Plagiarism Explain’d

Jonathan Bellman

Just a head’s-up: there is a wonderful new book out, a small hardcover, under ten bucks according to the Amazon. This is Richard Posner’s The Little Book of Plagiarism (New York: Pantheon Books, 2007). As always when I read writers who have both supreme intellectual gifts and great lucidity of style, I am torn between mad jealousy and a sort of finger-licking gourmet enjoyment: oh, perfect! That’s exactly the issue! If only I could explain it this thoroughly and well! The distinction and the various consequences are now perfectly clear! Wonderful! Because it is also gloriously concise and inexpensive, I’m pushing to make it required reading for our first-year graduate students. I’m even considering the ultimate act of love: to outline the book for myself. What’s wrong with me?
The book is invaluable for people interested in writing, particularly those academics who both write and evaluate student writing and research. Posner’s treatments of intellectual fraud, copyright infringement, and plagiarism as separate but related, plus the explanations of who is mislead and damaged by each, are especially welcome in an environment where “oh, who cares anyway” is a common shoulder-shrug of a disclaimer. A substantial percentage of our graduate students are foreign, and many are performers, so their native cultural mores (yes, I am defining the performance world as a discrete culture) are somewhat different from those of more traditional researchin’, readin’, and writin’ academics. This book is a splendid little reminder that certain supposedly “victimless crimes” are certainly crimes, and certainly not victimless.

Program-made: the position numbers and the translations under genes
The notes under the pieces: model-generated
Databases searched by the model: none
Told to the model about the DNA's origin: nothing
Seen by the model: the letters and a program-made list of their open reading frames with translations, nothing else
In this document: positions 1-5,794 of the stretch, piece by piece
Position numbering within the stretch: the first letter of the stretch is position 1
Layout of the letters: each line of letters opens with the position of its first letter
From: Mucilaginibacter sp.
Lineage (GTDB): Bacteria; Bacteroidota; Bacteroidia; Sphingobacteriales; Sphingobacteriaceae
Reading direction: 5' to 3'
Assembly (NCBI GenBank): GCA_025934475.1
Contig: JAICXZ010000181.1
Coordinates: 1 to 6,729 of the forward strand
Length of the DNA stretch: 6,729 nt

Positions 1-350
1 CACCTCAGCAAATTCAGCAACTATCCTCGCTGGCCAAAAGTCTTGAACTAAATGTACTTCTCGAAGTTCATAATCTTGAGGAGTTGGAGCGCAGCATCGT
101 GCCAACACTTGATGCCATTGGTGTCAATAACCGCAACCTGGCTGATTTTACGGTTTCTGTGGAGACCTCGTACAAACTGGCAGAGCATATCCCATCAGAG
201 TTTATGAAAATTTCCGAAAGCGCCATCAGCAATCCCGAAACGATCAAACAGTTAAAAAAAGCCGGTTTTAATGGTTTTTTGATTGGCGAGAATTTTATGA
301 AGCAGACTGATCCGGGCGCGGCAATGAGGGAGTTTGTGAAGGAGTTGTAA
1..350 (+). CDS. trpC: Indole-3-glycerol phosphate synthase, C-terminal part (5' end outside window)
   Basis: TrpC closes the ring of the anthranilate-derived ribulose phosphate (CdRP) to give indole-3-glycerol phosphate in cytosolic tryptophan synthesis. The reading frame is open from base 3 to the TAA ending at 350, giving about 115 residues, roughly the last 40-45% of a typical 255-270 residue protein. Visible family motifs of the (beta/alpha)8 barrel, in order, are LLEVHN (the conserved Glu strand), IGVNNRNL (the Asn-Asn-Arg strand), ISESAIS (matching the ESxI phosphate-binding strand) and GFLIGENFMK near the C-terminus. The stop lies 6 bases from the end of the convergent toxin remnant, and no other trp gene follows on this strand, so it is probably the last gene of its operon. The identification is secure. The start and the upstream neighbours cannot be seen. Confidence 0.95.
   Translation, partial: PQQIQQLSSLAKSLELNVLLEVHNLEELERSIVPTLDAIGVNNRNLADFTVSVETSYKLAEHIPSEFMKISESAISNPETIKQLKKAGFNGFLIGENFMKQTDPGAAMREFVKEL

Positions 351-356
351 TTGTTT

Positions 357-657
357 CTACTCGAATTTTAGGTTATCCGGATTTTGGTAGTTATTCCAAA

That Posner is not sitting on the Supreme Court is both proof of the fallacy of a belief in meritocracy and a flaming indictment of recent American political leadership. No surprise on either count. Jonathan says: highly recommended!

About jonathanbellman

Professor of Music History and Literature and Head of Academic Studies in Music at the University of Northern Colorado. Author, *The _Style Hongrois_ in the Music of Western Europe* (Northeastern University Press, 1993), *A Short Guide to Writing About Music* (2e, Longman, 2008), *Chopin's Polish Ballade: Op. 38 as Narrative of National Martyrdom* (Oxford University Press, 2010), Editor, *The Exotic in Western Music* (Northeastern University Press, 1998), author of bunches of articles and reviews and so on. Likes to play the piano, the mandolin, and even guitar sometimes. A. M. and Jo Winchester Distinguished Scholar at UNC, 2011.
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6 Responses to Plagiarism Explain’d

  1. Lisa Hirsch says:

    I thought that had been out for a while – I vaguely remember reading a review a while back? Maybe not.
    In any case, I agree with you about Posner and the Court. He is highly unpredictable and I think poison for both parties; too libertarian on social issues such as drugs, too economically conservative. He is a brilliant man, however.

  2. ben wolfson says: